- If you are going to accept donations then find a way to actually use them and then let parents know about it so they will see that you appreciate their donations and are putting them to good use.
Finally, be open to parents who come up with fun ideas and would like to donate the items needed for their idea. Last year, one of my parents donated an amazing butterfly kit which I wrote about here. I adapted my “lesson plans” so that the kids and I could enjoy the process of observing the life cycle of a butterfly. I have had other parents donate some pretty amazing supplies for both indoor and outdoor explorations but my parents are very good about making sure what they donate will really be a good fit for our classroom and teaching philosophy…
One way to get enough funds together for a specific supply or project in your classroom is to set up a classroom kick-starter project. Want to learn more about the power of crowd funding or Kickstarting a classroom project campaign? Check out DonorsChoose.Org!
DIY for the Classroom
One of my favorite ways to add resources to the classroom is through Do It Yourself projects(DIY). Pinterest is FULL Of DIY projects you can use for the classroom!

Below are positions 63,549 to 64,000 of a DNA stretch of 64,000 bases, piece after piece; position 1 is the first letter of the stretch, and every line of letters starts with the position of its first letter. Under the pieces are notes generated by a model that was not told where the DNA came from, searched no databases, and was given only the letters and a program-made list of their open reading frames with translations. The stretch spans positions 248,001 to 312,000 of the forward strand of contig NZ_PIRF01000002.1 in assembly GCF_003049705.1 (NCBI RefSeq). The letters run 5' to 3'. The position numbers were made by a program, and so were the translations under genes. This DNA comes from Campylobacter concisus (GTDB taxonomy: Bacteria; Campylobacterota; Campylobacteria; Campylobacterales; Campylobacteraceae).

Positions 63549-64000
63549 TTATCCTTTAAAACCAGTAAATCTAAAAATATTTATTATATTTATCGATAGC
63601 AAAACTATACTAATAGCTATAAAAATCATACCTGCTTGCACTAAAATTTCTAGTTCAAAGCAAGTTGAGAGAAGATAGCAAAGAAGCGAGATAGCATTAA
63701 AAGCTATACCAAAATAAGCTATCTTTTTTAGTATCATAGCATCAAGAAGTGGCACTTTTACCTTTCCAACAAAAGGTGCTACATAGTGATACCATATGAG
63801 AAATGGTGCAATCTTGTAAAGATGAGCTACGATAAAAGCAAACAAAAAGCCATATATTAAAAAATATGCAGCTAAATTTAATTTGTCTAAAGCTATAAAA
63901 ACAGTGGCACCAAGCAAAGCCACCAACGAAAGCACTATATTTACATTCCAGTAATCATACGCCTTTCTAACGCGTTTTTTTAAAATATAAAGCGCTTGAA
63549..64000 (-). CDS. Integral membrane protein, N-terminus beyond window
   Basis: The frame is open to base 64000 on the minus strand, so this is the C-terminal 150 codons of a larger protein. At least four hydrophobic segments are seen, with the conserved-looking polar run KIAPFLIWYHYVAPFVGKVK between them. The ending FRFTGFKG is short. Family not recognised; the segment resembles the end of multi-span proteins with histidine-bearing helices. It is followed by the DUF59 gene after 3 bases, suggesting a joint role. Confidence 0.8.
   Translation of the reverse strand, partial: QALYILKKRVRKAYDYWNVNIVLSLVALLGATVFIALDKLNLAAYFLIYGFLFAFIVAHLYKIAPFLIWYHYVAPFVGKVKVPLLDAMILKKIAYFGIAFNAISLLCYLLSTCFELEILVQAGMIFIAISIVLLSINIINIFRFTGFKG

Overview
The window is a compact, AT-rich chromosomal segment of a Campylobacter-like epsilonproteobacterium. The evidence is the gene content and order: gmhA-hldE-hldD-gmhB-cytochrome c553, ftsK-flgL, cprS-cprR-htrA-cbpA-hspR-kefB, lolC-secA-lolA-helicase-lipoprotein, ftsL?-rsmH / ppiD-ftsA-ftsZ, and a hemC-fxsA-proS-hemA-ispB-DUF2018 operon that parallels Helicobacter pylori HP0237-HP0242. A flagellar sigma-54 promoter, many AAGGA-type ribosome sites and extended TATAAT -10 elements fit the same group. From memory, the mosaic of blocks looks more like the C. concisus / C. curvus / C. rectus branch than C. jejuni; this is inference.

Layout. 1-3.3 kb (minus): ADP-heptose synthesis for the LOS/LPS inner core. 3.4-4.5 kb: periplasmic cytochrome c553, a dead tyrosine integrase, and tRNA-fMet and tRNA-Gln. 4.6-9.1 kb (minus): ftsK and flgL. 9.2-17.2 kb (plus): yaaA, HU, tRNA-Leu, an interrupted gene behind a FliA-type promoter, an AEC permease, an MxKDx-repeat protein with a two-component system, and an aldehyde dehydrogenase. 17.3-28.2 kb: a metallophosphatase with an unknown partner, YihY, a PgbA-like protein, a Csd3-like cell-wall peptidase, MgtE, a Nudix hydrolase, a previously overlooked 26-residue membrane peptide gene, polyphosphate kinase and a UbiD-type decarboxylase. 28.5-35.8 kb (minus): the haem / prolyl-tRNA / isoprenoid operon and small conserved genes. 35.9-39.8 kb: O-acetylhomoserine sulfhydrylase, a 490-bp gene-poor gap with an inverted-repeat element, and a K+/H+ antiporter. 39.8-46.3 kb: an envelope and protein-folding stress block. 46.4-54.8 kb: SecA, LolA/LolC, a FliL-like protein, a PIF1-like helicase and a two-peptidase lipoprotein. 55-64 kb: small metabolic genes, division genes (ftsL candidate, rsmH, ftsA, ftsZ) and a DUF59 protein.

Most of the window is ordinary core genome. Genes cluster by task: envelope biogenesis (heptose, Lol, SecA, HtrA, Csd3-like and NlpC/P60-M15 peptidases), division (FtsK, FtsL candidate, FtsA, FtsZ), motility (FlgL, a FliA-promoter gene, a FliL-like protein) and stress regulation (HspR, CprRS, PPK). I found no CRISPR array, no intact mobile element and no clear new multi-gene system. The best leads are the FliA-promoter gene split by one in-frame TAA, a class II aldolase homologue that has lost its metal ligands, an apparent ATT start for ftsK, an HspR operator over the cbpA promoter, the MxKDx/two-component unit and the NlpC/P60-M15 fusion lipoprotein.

Repurposing for the Classroom
I also love repurposing/upcycling resources the children and I have saved throughout the school year to use for art or games or math or science…
And last but certainly not least is to tap into your local community resources. Resources that have been donated to me include pizza boxes from Pizza King, Walgreens and Hallmark have saved envelopes and paper tubes for me. And I love going down to our local recycle collection center to find shoe boxes, cardboard boxes, and other recycled goodies like these large cardboard spools!
Bam Radio Show
Now don’t forget to hop over and listen to the Bam Radio Show for more tips on this topic!! Just click here to listen on the Bam Radio Educator’s Channel or here to listen on ITunes!